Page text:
that deactivating compounds desorb more easily at elevated temperatures. At 350 ◦ C there was no drop in oxime conversion after 6 h time-on-stream. At a temperature of 300 ◦ C, however, the conversion of oxime dropped to about 92% in that time period and at 250 ◦ C the decline was much more severe (Fig. 7). Similar results were obtained over the B2 O3 catalysts supported on Al2 O3 [3,4], SiO2 [11] and ZrO2 [16,20], and Ta2 O5 /SiO2 catalyst [31]. The highest selectivity to lactam was obtained at a reaction temperature of 300 ◦ C (Fig. 8). Temperatures above 300 ◦ C led to selectivity reduction due to the decomposition of lactam and other side reactions. Only one by-product (cyclohexanone) of the rearrangement reaction was detected at temperatures not higher than 300 ◦ C. At higher temperatures, formations of cyanopentane and 5-cyano-1-pentene also became detectable. Indeed, at 350 ◦ C, the color of the products’ solution was yellow, and unknown products appeared in the gas chromatogram. Lower temperatures also caused a drop in selectivity. Although this result is somewhat at variance with that over B2 O3 /Al2 O3 catalyst reported by Sato et al. [2], we postulate that the likelihood of re-adsorption of the produced lactam on the catalyst surface was increased at these lower temperatures. This hypothesis was borne out by the observation that conversion of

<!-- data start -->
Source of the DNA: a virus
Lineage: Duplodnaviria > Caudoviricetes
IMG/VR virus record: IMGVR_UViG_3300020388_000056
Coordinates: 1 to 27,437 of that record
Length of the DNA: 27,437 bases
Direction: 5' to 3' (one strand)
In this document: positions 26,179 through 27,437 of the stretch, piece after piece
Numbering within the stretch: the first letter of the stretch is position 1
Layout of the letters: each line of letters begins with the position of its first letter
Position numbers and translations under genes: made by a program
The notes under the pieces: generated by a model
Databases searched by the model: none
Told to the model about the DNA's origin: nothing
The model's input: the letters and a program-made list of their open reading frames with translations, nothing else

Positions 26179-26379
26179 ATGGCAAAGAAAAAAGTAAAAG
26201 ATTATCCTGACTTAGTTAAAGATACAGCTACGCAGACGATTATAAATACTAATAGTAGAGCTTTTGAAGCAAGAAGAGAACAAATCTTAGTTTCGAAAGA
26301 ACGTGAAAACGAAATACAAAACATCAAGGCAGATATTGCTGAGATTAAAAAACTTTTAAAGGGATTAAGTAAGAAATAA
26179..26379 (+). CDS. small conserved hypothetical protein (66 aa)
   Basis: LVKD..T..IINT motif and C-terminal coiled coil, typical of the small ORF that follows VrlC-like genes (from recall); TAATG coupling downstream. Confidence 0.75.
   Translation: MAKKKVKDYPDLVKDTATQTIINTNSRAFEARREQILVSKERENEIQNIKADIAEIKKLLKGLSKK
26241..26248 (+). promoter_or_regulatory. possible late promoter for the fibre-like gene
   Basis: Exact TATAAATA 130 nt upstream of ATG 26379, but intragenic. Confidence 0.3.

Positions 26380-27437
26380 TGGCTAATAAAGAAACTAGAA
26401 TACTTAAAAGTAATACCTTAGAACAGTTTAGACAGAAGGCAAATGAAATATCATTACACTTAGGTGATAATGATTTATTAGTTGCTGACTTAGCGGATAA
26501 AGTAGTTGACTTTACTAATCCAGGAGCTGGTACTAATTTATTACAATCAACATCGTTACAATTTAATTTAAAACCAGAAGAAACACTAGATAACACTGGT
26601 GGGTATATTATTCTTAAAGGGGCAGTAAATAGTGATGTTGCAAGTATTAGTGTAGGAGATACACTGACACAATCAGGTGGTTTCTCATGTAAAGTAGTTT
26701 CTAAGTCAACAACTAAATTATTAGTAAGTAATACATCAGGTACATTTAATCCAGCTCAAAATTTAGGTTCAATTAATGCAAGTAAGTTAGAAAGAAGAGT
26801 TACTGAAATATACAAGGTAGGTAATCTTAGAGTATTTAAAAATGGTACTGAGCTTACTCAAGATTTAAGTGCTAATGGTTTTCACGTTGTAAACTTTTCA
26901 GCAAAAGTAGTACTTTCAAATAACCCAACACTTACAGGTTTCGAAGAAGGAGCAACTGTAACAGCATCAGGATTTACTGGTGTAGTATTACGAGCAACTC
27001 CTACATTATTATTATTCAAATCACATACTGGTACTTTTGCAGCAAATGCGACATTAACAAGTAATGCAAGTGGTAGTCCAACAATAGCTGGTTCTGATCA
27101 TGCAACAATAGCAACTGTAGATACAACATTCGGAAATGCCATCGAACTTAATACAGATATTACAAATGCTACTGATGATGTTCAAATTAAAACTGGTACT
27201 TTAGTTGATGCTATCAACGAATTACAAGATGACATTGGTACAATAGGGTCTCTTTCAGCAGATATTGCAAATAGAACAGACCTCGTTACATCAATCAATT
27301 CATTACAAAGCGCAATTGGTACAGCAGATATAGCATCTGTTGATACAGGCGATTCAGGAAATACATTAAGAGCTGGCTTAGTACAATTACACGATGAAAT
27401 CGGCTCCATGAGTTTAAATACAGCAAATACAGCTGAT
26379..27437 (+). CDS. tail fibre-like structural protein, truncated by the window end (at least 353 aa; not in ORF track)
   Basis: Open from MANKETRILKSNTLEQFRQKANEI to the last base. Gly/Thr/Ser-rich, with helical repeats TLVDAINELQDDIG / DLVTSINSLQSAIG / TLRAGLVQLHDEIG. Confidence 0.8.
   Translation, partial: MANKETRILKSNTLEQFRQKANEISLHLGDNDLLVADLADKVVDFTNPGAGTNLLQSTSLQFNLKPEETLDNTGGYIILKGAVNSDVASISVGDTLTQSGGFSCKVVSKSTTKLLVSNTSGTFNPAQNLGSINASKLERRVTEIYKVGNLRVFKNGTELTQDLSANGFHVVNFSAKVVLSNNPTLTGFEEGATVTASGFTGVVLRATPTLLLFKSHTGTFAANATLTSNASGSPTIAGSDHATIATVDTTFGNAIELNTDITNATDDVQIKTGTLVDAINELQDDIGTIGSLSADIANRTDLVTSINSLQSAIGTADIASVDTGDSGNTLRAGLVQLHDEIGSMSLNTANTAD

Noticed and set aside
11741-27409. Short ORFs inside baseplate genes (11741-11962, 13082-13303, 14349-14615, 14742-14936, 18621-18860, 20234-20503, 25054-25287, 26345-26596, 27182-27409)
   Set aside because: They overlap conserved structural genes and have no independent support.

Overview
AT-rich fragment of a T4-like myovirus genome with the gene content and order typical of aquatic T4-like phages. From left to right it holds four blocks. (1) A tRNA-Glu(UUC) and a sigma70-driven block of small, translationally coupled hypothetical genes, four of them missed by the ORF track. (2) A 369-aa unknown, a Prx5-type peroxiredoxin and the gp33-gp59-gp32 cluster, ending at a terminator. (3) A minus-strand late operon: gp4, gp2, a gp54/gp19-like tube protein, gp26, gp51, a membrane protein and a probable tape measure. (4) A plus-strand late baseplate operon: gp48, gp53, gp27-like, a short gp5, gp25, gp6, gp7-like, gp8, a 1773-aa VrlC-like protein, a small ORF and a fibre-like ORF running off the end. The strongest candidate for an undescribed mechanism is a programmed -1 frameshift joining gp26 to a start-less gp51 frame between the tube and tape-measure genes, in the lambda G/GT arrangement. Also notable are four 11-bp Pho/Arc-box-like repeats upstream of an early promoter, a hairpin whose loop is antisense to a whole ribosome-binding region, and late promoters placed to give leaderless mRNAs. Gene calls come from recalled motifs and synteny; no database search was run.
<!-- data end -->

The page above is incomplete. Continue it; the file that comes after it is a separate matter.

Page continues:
3.2.2. Influence of space velocity The results of the studies on WHSV of the feed on the conversion of oxime and lactam selectivity are shown in Table 4. Progressive decrease in conversion of oxime and increase in selectivity of lactam was observed. The maximum yield of lactam was obtained at WHSV = 0.33 h−1 . The formation of cyclohexanone and 5-cyano-1-pentene was suppressed at high WHSV. Moreover, there was much more rapid deactivation at higher space velocities. 3.2.3. Influence of carrier gas and its flow rate The influence of carrier gas on oxime conversion and lactam selectivity of Beckmann rearrangement reaction is shown in Table 5. It is clear that nitrogen was the most favorable carrier gas. On the other hand, the use of basic ammonia as the carrier gas resulted in loss of both catalytic activity and the selectivity to the desired lactam. The negative effect resulted from a poisoning of the medium strength acid sites by NH3 molecules. This observation was in contrast to that of Table 5 Influence of carrier gas Carrier gas

Conversion of oxime (wt.%)

Selectivity of lactam (wt.%)

Yield of lactam (wt.%)

He N2 H2 CO2 NH3 (5 vol.% in He)

95.3 98.3 96.8 96.8 78.9

96.8 97.0 97.2 94.3 79.2

92.2 95.4 94.1 91.3 62.5

Reaction conditions: T = 300 ◦ C; P = 0.1 MPa; WHSV = 0.33 h−1 ; solvent: benzene; carrier gas flow rate = 30 ml min−1 and data were averaged for 6 h on stream.

D. Mao et al. / Applied Catalysis A: General 244 (2003) 273–282 Table 6 Influence of carrier gas (N2 ) flow rate